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date: 14 October 2019

Southern schoollocked

  • Kate Wilson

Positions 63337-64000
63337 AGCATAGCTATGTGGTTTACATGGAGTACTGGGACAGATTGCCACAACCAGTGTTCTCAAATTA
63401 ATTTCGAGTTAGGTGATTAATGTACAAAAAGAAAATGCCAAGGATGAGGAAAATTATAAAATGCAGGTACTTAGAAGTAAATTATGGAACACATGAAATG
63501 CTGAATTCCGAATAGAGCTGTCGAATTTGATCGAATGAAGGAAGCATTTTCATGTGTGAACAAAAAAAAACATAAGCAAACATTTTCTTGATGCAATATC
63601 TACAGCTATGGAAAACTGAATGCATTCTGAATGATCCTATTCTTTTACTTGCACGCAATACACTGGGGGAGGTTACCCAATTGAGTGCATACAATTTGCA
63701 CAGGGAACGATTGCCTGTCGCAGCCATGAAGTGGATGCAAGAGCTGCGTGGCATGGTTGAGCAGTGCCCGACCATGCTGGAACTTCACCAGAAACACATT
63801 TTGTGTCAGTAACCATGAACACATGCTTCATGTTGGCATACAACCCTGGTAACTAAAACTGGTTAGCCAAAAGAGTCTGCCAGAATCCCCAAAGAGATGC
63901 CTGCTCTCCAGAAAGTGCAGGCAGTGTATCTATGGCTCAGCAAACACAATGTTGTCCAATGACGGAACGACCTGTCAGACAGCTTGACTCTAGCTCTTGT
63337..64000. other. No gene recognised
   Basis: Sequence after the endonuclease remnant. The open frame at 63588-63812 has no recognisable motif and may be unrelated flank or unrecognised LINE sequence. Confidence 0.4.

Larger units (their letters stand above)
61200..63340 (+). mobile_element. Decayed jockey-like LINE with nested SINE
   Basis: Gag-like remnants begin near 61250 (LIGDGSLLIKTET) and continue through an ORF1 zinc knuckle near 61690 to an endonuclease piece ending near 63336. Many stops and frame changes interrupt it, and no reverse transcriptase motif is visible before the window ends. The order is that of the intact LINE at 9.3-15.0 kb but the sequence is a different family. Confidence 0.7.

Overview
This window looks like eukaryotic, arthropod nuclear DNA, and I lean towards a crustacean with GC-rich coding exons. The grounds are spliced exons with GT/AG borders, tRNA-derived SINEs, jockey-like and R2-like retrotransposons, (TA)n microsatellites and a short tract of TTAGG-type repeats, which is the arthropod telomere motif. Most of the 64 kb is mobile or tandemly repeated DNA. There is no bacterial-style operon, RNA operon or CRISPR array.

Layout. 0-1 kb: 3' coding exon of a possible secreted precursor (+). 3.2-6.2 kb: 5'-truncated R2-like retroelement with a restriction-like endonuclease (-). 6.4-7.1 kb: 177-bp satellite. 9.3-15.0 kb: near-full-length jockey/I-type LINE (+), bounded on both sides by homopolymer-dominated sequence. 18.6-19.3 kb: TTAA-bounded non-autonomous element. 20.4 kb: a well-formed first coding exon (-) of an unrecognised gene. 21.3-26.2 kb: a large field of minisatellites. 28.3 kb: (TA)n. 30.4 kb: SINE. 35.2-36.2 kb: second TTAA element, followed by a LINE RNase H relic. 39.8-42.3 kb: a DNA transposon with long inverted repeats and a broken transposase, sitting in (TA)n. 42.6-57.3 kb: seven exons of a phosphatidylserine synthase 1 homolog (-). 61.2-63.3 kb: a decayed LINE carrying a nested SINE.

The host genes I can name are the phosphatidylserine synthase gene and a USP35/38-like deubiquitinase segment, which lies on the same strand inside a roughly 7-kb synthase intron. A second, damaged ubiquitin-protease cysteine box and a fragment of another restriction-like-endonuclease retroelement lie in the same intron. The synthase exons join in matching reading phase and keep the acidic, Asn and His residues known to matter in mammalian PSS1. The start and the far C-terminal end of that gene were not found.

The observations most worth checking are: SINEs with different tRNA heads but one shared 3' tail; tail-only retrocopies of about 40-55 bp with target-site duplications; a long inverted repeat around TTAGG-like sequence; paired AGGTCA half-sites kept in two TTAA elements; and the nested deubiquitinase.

Lineage of Chinese landscape painting defined in the late 16th century and the early 17th by the critics and theorists Dong Qichang, Chen Jiru and Mo Shilong (c. 1538–87). The Southern school is seen as opposed to the Northern school. Dong Qichang and his contemporaries positioned major artists of the past within one or the other school. The artists of the Southern school are associated with the Southern Chan (Jap. Zen) Buddhist concept of the individual self as the key to sudden and intuitive enlightenment. This is not to suggest that Southern school artists were necessarily followers of Chan Buddhism, but that their approach to the creative process of painting and the styles they adopted were in keeping with the Southern Chan emphasis on direct personal experience. Dong Qichang advocated the Southern school as the ‘correct line of transmission’ in painting, and this view has acted as a filter for subsequent Chinese art history. In the Qing period (...

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